We would have to examine you before determining a diagnosis. If you have shoulder strain, we use a very successful technique called Active Release Technique (ART®). This procedure treats problems with muscles, tendons, ligaments and nerves. It's a hands-on technique that allows us to pinpoint the strained muscles and use a specific method to correct it. Please visit the Active Release Technique (ART®) website at www.activerelease.com for more information.
 
Question:
Do I need to have x-rays done before I come to my first appointment?

Answer:

Usually not. We can do most x-rays during your first appointment, or give you a prescription to have them done at a nearby facility if necessary. If you've had x-rays or an MRI done recently, bring the x-rays and the written reports with you to your first appointment.
 
Question:
I have been diagnosed with a lumbar disc herniation. I had an MRI and went to a neurosurgeon. The doctor did not want to operate. Is there anything a chiropractor can do for me?

Answer:

Yes. After examination and reviewing your MRI report, we would likely treat by using the Cox Flexion-Distraction Technique to decompress the disc. For more information visit www.coxtechnic.com.
 
Question:
Do you have a massage therapist?

Answer:

No. Our chiropractor treats the muscular problems. A muscle strain occurs when a weak or tight muscle or tendon is over-stretched. Our chiropractor treats these problems with a type of muscle therapy called Active Release Technique (ART®). It's a hands-on technique. It's called ART because the muscle is active during treatment. It's a very effective way to reduce muscle pain and dysfunction. For more information visit www.activerelease.com.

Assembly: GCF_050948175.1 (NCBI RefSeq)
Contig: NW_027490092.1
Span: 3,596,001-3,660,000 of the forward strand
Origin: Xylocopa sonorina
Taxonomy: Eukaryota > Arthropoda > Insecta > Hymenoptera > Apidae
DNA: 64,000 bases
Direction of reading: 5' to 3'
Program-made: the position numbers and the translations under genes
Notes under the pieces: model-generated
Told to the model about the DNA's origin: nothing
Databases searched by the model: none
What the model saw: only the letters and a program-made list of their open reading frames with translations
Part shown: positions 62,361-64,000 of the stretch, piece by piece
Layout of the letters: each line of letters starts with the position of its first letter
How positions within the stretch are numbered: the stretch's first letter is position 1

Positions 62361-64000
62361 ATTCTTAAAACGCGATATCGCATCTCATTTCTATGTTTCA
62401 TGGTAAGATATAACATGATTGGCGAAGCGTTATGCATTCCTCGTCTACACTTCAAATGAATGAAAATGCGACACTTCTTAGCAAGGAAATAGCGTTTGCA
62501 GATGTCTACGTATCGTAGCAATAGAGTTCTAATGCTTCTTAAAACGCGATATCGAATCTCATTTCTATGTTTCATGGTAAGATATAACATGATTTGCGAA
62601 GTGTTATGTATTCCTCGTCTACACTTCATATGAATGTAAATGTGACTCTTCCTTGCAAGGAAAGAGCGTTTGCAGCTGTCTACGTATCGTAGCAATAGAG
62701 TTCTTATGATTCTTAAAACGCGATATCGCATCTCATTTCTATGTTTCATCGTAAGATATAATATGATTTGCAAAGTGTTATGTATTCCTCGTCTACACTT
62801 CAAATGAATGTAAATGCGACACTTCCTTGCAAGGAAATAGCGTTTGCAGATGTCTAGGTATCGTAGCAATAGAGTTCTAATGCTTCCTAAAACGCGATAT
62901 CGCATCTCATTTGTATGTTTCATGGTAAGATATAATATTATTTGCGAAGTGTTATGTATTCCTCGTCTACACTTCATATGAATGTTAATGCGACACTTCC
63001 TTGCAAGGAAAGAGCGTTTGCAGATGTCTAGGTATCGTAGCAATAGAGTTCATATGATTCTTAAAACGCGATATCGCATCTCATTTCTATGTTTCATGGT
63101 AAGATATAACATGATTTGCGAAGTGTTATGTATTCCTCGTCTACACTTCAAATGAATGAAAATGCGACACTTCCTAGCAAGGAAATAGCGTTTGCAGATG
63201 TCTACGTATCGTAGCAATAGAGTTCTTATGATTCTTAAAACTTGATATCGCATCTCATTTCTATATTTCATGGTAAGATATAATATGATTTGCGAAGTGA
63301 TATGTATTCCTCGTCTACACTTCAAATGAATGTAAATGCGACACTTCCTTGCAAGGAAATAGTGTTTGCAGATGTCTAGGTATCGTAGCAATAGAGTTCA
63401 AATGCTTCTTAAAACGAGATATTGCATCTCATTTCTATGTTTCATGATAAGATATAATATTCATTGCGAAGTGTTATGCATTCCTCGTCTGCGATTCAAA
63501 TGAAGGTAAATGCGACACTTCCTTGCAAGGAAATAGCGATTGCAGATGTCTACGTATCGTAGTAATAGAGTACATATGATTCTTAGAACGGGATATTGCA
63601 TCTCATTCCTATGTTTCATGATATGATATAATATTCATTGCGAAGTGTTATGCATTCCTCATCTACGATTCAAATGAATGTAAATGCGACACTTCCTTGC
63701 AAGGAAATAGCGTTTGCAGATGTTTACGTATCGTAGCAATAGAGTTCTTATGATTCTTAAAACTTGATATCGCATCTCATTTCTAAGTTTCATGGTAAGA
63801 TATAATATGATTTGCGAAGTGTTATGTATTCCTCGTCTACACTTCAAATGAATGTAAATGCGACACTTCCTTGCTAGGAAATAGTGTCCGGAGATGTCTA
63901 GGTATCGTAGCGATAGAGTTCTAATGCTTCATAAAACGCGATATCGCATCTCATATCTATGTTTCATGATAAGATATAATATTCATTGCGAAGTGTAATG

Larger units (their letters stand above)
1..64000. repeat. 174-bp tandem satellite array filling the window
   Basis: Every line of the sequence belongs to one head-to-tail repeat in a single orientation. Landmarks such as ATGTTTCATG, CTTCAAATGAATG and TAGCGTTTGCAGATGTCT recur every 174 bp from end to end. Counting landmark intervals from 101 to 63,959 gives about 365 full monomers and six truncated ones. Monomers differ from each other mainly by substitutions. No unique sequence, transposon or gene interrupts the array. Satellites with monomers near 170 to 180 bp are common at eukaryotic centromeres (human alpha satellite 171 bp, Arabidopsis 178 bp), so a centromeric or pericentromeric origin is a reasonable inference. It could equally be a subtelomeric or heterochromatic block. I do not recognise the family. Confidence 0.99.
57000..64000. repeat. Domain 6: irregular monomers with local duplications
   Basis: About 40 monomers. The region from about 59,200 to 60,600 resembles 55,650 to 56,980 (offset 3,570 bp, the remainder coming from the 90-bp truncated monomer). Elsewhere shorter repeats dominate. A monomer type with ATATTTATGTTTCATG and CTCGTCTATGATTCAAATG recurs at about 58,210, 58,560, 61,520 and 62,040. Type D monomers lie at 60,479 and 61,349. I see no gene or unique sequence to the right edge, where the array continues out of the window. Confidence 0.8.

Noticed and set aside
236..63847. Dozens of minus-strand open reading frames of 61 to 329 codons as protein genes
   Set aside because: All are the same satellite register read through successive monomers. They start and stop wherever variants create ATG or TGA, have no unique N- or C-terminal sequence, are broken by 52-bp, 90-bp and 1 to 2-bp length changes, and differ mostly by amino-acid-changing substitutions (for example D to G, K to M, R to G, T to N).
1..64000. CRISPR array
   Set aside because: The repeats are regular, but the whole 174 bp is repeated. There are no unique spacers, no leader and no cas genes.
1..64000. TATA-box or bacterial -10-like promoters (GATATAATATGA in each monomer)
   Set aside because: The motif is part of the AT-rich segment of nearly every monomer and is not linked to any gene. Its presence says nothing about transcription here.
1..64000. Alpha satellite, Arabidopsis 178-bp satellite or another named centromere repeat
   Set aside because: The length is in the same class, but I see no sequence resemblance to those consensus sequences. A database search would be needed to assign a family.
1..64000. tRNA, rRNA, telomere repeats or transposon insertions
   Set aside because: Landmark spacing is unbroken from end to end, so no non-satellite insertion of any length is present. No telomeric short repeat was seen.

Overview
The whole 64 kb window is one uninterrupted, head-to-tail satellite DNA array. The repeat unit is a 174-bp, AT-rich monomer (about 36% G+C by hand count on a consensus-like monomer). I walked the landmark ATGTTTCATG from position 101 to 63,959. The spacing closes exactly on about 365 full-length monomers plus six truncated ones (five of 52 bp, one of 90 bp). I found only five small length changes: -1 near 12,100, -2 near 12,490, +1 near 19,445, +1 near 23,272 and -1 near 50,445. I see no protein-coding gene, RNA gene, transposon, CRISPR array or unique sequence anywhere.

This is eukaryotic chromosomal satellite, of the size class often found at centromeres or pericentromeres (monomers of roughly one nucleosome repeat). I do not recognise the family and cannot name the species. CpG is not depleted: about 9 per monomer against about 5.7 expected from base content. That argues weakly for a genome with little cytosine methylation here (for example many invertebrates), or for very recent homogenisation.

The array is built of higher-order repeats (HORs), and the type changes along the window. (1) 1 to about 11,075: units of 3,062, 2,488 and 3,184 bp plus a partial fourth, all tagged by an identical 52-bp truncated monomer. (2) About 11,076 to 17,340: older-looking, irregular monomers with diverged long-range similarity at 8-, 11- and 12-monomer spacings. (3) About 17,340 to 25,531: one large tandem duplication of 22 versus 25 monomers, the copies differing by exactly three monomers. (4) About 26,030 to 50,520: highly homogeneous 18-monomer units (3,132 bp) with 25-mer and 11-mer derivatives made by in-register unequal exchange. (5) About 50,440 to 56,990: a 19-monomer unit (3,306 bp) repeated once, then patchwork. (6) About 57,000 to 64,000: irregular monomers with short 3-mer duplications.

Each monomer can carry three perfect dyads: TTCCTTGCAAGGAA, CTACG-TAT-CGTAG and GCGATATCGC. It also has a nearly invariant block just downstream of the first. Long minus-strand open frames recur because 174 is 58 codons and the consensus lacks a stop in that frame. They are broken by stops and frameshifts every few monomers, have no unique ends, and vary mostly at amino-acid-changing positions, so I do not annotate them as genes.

Question:
Do you treat infants or toddlers?

Answer:

No. We treat children age five and older.
 
Question:
I work at a computer all day and have tingling in my hands. I have evaluated my work station and made the proper corrections. My symptoms have not resolved. What could it be?

Answer:

A variety of problems could cause the tingling. Often, repetitive typing can cause dysfunction of the muscles and nerves involved. The muscles and adjacent nerves work together when the muscle is in motion. Over a period of time the repetitive motion of typing can cause the muscle and nerve to adhere to one another. This adhesion restricts the normal motion, and is also known as a nerve entrapment. Our doctor uses a form of myofascial release, called Active Release Technique (ART®), to remove the adhesions, restoring normal function and eliminating pain. For more information visit www.activerelease.com.
 
Question:
What is a chiropractic adjustment?

Answer:

A chiropractic adjustment is done when a spinal joint is not functioning correctly. When a joint is restricted, it is called a misalignment. This means the joint is slightly out of its normal position. This causes the joint to move improperly, decreasing the normal range of motion and causing pain. Chiropractors adjust, or manipulate the restricted joint by delivering a gentle, specific, quick, low-force movement. It is usually done by hand, but sometimes an instrument, call an "Activator", is used.